Welcome to Cases in Deprescribing. In this series, I present a common clinical scenario drawn from my own practice, and hopefully familiar to virtually all of our readers. I will share my plan with you, but I am more interested in crowdsourcing a response from all of you to collectively determine best practice.
Please answer the polling question and contribute to the comments section with your own thoughts, particularly if you disagree with me.
Elderly Woman on Antidiabetic Therapy
You are seeing an 85-year-old woman for a routine follow-up visit. Her diagnoses include type 2 diabetes, chronic kidney disease stage III with a steady estimated glomerular filtration rate (eGFR) of 50 mL/min, and coronary heart disease (coronary stents placed 6 years ago). She lives with her daughter but is mostly independent. She dislikes home glucose testing and performs it only a few times per month ("I can't stand those little needles!"). Her morning glucose levels are between 130 and 160 mg/dL. She has about two mild hypoglycemic episodes per month that resolve with a snack.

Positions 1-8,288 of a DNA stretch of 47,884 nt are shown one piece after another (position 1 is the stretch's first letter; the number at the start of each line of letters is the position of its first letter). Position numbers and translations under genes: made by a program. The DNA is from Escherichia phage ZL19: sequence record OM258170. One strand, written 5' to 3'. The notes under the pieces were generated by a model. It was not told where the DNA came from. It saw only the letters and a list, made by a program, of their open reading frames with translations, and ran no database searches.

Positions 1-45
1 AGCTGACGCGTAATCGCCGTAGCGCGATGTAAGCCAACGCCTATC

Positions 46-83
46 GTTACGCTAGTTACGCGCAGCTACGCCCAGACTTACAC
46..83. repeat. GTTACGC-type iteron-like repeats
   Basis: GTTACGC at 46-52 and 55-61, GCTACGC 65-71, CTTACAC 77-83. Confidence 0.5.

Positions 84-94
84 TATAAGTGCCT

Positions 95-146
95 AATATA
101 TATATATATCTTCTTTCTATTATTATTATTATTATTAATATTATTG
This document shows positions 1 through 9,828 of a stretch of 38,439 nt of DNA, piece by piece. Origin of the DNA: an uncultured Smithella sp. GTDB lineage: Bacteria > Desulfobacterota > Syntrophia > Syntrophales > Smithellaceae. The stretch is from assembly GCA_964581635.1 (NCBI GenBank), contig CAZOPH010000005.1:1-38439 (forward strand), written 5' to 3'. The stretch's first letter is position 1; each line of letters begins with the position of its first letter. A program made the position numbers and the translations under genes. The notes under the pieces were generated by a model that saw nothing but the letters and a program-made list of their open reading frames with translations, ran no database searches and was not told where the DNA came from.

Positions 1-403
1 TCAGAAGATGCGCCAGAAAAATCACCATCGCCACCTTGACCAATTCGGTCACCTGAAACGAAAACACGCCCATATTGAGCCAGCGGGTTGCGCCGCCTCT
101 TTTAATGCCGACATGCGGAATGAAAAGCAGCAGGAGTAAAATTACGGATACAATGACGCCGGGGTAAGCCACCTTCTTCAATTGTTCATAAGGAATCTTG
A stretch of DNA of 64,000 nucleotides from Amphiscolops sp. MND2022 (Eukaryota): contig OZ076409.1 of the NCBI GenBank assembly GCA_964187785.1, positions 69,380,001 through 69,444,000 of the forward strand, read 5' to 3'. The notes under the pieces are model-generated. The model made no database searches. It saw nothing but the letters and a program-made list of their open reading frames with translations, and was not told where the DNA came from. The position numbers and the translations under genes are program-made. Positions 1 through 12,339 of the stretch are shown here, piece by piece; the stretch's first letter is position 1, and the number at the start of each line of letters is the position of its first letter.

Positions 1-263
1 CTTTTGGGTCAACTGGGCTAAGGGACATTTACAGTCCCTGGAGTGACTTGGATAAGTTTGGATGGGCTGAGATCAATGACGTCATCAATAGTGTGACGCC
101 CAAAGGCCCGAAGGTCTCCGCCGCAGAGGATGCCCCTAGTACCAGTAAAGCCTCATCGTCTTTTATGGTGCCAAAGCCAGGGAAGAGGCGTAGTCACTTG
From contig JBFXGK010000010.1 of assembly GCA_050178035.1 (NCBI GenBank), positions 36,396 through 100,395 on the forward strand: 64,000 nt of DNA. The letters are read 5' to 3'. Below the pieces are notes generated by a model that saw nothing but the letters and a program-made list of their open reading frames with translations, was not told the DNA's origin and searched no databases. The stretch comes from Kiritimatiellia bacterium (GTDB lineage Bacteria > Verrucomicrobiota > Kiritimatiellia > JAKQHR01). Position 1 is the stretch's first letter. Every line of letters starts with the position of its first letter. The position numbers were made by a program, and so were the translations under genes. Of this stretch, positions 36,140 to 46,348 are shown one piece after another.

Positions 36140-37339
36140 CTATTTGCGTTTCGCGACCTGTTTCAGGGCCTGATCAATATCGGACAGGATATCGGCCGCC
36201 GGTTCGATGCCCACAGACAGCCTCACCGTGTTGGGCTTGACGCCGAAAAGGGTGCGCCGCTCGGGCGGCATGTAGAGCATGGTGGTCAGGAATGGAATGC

She is a nonsmoker and does little to control her diet, although her portion sizes are generally small. She does not exercise. She has seen a diabetes counselor who provided advice and encouragement on lifestyle. Her current medication regimen includes:
Benazepril 20 mg daily;
Metformin 1000 mg twice daily;
Atorvastatin 80 mg daily;
Glipizide 5 mg twice daily; and
Aspirin 81 mg daily.
Her body mass index is 30 kg/m2, and her physical examination is normal for an older, obese woman. Recent laboratory work included an A1c level of 7.5%. Other results were within normal limits for age except for her low eGFR and a slightly elevated serum creatinine
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Any views expressed above are the author's own and do not necessarily reflect the views of WebMD or Medscape.
Cite this: Stop or Switch the Antidiabetic Drug? - Medscape - Aug 14, 2019.